At Walmart, I look after the digital strategy for Superama and Sam’s Club stores. Prior to this past year and a half, I was responsible for all digital operations and the relaunch of our online businesses. We've grown as most brick-and-mortar retailers—we start with a self-contained business unit curating digital operations. We then began evolving our operations through both multichannel and omnichannel retail concepts, with the latter focusing on creating a seamless experience for customers regardless of what channel they want to shop in. This included physical storefronts or digital channels like apps, websites, and marketplaces.
Superama was our first major online operation, which we launched around 2005 at a very basic level. Walmart de Mexico y Centroamerica (aka Walmex) decided to make a big push in 2012 and assembled a team of about 40 people. They brought me in from England where I was part of Tesco.com, at a time when the company was winning in Online Groceries, building its own Marketplace and pushing Click&Collect very aggressively across the UK. By then, Superama was the market leader in online grocery purchases at a time when online grocery shopping was essentially non-existent. We dominated the industry, but it was an industry that was in its infancy. We knew it wouldn’t stay that way. We would need to improve our offering to stay on top.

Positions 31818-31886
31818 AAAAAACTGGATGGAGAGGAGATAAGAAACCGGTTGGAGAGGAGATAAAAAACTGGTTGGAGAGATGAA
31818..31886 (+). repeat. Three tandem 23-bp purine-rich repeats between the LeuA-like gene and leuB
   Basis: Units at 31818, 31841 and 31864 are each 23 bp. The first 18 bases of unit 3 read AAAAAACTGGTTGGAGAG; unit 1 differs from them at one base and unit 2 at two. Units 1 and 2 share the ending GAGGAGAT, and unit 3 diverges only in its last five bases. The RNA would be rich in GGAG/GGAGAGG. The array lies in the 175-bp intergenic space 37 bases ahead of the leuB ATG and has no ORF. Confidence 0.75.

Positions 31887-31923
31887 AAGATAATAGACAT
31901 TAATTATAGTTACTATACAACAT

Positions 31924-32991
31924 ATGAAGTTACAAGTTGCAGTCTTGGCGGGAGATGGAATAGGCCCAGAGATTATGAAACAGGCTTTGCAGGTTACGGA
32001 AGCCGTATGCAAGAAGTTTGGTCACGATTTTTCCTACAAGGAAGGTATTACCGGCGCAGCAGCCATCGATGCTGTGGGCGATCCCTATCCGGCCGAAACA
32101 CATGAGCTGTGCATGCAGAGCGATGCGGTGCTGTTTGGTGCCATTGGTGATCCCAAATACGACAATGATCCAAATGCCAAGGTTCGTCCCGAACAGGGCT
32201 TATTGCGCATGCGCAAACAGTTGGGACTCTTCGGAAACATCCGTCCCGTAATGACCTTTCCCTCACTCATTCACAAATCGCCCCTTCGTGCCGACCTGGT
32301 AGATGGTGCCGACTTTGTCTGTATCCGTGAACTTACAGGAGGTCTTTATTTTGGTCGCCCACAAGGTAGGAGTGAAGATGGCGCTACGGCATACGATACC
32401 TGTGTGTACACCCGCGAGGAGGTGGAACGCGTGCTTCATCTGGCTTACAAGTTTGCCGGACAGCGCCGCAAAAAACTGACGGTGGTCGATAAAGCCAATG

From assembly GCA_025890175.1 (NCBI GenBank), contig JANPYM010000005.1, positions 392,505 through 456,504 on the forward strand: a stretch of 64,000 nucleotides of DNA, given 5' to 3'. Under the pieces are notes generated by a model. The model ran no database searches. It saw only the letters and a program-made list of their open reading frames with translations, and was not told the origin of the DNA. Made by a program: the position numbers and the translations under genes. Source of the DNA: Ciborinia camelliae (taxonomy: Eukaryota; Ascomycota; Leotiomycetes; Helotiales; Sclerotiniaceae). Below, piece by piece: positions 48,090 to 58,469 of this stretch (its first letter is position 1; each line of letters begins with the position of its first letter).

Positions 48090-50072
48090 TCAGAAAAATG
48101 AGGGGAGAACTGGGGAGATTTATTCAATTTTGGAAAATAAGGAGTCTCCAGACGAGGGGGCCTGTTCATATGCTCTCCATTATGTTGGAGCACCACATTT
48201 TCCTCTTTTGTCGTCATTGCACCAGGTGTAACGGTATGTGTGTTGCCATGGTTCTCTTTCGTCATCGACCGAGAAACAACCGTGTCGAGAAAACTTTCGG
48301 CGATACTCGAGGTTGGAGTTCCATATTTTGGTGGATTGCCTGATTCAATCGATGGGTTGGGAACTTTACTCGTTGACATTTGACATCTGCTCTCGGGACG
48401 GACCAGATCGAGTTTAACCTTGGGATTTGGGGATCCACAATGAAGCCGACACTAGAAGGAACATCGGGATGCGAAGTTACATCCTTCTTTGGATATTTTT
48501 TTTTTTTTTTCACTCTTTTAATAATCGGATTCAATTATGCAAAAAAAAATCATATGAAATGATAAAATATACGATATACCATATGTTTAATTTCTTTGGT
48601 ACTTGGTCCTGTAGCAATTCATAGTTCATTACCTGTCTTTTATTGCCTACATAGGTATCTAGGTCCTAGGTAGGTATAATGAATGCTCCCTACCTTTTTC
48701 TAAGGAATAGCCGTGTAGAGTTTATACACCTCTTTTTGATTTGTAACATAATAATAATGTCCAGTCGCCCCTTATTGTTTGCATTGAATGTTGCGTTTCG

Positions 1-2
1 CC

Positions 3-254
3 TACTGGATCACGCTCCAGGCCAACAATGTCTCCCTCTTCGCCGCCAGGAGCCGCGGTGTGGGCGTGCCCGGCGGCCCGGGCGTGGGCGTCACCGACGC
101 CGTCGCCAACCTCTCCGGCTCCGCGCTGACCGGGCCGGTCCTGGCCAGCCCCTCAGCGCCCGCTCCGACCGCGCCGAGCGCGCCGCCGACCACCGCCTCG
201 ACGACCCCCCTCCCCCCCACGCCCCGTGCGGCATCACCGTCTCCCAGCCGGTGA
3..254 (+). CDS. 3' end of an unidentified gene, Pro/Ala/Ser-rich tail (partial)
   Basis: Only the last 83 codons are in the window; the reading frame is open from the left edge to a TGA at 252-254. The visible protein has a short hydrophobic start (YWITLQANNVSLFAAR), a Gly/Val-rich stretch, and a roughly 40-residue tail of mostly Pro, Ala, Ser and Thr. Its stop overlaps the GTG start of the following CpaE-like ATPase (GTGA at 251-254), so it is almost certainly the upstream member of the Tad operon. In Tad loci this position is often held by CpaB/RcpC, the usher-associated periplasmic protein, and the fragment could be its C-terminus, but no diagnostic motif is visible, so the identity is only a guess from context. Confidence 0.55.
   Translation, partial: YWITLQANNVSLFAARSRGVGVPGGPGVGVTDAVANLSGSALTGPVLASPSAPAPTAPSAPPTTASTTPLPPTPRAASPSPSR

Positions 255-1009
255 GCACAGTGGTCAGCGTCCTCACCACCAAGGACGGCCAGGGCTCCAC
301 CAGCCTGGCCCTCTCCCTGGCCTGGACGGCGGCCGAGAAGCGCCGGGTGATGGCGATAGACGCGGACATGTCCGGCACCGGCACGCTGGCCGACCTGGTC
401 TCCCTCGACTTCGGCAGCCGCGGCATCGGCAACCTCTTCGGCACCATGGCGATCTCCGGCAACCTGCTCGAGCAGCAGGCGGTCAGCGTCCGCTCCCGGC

It Takes Risks to Become a Market Innovator
In 2013, we relaunched our Superama app, bringing it to a new different level. But by 2015, we knew we needed a change. We realized we could revamp our app to better grow with the Mexican consumer. Previously, we did most of our online initiatives in-house, but we were humble enough to know when we needed help. Walmart wanted to partner with someone who had expertise in e-commerce app development. We required someone who could challenge our assumptions and previous practices.